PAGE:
We need a different paradigm for dealing with our unhealthy habits. Instead of listening to our bodies, we need them to shut up, and we need to listen to the science of good nutrition, and by this, I mean honest nutrition!  We need to know what’s really going on when we eat unhealthy foods.

What we find in nutritional resources is that when our bodies are calling strongly for something, chances are that it is a craving.  It is no different from greed, lust, or any of the other biggies which want to seize control of our more sound and rational decision-making processes.  They demoralize us, shame us, and harm us physically, shortening our lives and robbing us of the quality of life we want.

One of the hallmarks of Dr. Fuhrman’s Eat To Live books and papers is what he calls “toxic hunger.”  It’s what drives these unhealthy appetites and causes many of our problems associated with eating unhealthily.  Addictions to food are dangerously real, and our bodies are great deceivers.

A new paradigm, when trying to relearn what to eat, is to be very suspicious of anything our bodies are telling us to do. Until we can identify the difference between a real need and a raging craving, we should depend on what our heads tell us rather than upon our stomachs.  A new paradigm requires us to embrace discipline, not an easy out, or an alibi when things get tough.

Our bodies are what we make them. Responsibly managing our impulses and discomforts is the biggest, and most difficult, step in defeating a food addiction.

Nutrition planning

Trying to change eating habits without a game plan is like starting out on a cross-country road trip with a quarter of a tank of gas. Enthusiasm is high, but before you’re too many miles down the road, reality hits, and you’re stopping before you’ve even crossed the county line. Does “how much longer, Dad?” ring a bell?

Diet casualties and excuses

I have had many failed attempts at dieting, and one of the most troubling reasons for the failures — there are many others! — is the lack of a good game plan for handling grocery shopping, cooking, and food storage before I started out. If you’ve never thought about the convenience issues, the food prep time and clean-up routines, or how you’re going to feed the rest of the family when they turn their noses up at your healthy meals, you may end up like me, doing one of these three things:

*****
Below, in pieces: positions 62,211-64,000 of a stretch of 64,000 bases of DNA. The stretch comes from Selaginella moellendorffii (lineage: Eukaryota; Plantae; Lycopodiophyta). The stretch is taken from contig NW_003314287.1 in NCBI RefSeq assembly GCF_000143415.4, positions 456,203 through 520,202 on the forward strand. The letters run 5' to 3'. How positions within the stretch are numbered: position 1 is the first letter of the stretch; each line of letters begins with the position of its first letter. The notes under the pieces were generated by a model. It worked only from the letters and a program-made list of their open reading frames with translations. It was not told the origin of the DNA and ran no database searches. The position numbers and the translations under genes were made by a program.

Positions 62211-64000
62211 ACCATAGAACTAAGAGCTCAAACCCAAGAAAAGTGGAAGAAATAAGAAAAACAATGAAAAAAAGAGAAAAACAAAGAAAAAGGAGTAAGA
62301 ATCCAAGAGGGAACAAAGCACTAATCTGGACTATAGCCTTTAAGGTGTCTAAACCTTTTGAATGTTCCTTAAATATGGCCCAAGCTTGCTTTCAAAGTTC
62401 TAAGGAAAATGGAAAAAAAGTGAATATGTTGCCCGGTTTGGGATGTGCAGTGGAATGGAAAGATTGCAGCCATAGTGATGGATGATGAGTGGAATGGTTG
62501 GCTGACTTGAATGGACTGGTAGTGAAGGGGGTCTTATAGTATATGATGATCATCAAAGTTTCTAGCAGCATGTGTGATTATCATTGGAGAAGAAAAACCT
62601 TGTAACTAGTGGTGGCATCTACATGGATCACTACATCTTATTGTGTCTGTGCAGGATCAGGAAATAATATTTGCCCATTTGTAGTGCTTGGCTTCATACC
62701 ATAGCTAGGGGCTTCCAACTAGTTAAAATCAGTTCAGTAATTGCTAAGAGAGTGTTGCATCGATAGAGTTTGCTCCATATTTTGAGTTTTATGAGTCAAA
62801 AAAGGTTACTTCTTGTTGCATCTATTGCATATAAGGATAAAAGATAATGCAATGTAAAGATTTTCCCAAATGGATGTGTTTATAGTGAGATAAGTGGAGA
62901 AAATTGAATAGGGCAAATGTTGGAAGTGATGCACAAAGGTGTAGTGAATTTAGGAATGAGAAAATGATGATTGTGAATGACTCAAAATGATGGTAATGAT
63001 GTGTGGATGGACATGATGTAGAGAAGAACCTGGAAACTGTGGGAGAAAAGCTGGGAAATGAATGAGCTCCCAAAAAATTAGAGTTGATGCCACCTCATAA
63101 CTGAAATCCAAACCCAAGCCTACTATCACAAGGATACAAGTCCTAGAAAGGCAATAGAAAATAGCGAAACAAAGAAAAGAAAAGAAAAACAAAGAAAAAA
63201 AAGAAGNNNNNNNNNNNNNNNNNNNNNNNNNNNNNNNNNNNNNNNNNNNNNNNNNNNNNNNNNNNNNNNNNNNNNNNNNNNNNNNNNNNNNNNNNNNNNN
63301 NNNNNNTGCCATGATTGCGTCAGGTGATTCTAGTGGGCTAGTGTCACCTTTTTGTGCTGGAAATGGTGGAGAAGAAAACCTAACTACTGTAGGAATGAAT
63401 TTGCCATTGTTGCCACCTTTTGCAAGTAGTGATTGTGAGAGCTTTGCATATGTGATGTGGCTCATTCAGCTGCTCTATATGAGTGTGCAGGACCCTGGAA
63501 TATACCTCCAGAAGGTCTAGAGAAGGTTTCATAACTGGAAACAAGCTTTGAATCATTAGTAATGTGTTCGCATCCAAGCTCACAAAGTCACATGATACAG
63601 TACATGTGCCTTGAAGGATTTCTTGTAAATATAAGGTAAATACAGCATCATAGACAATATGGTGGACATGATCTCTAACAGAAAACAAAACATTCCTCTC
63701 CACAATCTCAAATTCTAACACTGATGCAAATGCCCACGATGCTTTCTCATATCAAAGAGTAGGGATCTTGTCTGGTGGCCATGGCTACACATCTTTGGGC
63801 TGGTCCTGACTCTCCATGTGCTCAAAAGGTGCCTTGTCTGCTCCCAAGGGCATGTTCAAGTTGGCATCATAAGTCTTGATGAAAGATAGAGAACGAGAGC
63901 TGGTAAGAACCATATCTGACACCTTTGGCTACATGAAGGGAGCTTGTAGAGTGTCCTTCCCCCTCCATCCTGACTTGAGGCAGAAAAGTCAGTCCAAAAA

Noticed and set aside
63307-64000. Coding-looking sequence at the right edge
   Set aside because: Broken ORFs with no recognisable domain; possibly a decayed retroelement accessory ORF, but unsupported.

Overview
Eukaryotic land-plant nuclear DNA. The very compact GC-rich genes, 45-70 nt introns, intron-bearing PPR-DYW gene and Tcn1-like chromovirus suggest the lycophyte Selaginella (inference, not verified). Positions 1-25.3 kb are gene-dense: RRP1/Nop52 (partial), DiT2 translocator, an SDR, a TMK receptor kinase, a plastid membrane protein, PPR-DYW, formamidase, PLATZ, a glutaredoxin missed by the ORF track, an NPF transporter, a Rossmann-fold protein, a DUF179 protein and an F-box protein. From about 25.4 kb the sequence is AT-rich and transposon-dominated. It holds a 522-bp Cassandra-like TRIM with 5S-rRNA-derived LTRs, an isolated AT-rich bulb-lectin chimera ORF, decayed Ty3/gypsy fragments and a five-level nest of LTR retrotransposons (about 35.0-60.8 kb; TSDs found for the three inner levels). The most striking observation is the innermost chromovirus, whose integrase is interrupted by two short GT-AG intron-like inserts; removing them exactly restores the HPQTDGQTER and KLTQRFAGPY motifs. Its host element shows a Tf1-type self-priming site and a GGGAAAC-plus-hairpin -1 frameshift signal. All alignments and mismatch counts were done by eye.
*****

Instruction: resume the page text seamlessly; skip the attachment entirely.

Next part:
• eating out, or taking home, foods that compromise your eating plan
  • prepping and eating the same things every day because it’s easiest and you have that one routine down pat, and suddenly it’s all very boring
  • giving up altogether because of the frustration, and perhaps, giving excuses to yourself like, “this takes too much time, I work so hard during the day that I don’t have time for this, or I feel like an outsider in my own family, etc.”

Been there! Many times!

Diet adjustment period

ttplanThe problem is that during the adjustment period, which is obviously the most difficult time to keep the discipline in tow, the routines are not established yet and our brains can fill up with understandable, yet dangerous, excuses. Becoming frustrated is the last thing any of us want. It should be fun and rewarding. Given enough time, it is both! But, in the beginning, it is a path wrought with pitfalls and monsters (why does Gollum suddenly come to mind? Jeez, my brain is wired in the strangest ways!).

The pleasures of diet planning

With every experience I’ve had with nutrition planning, it has become easier. This time, when I committed to Eat To Live again, I knew how to shop, when to cook, what I was going to use for storing foods for the week, and how I was going to make alternative meals for my family if they didn’t like what I was making. No matter how supportive our families are, my experience says their support stops just short of eating the same way, the same foods, we do! People take their food choices very seriously!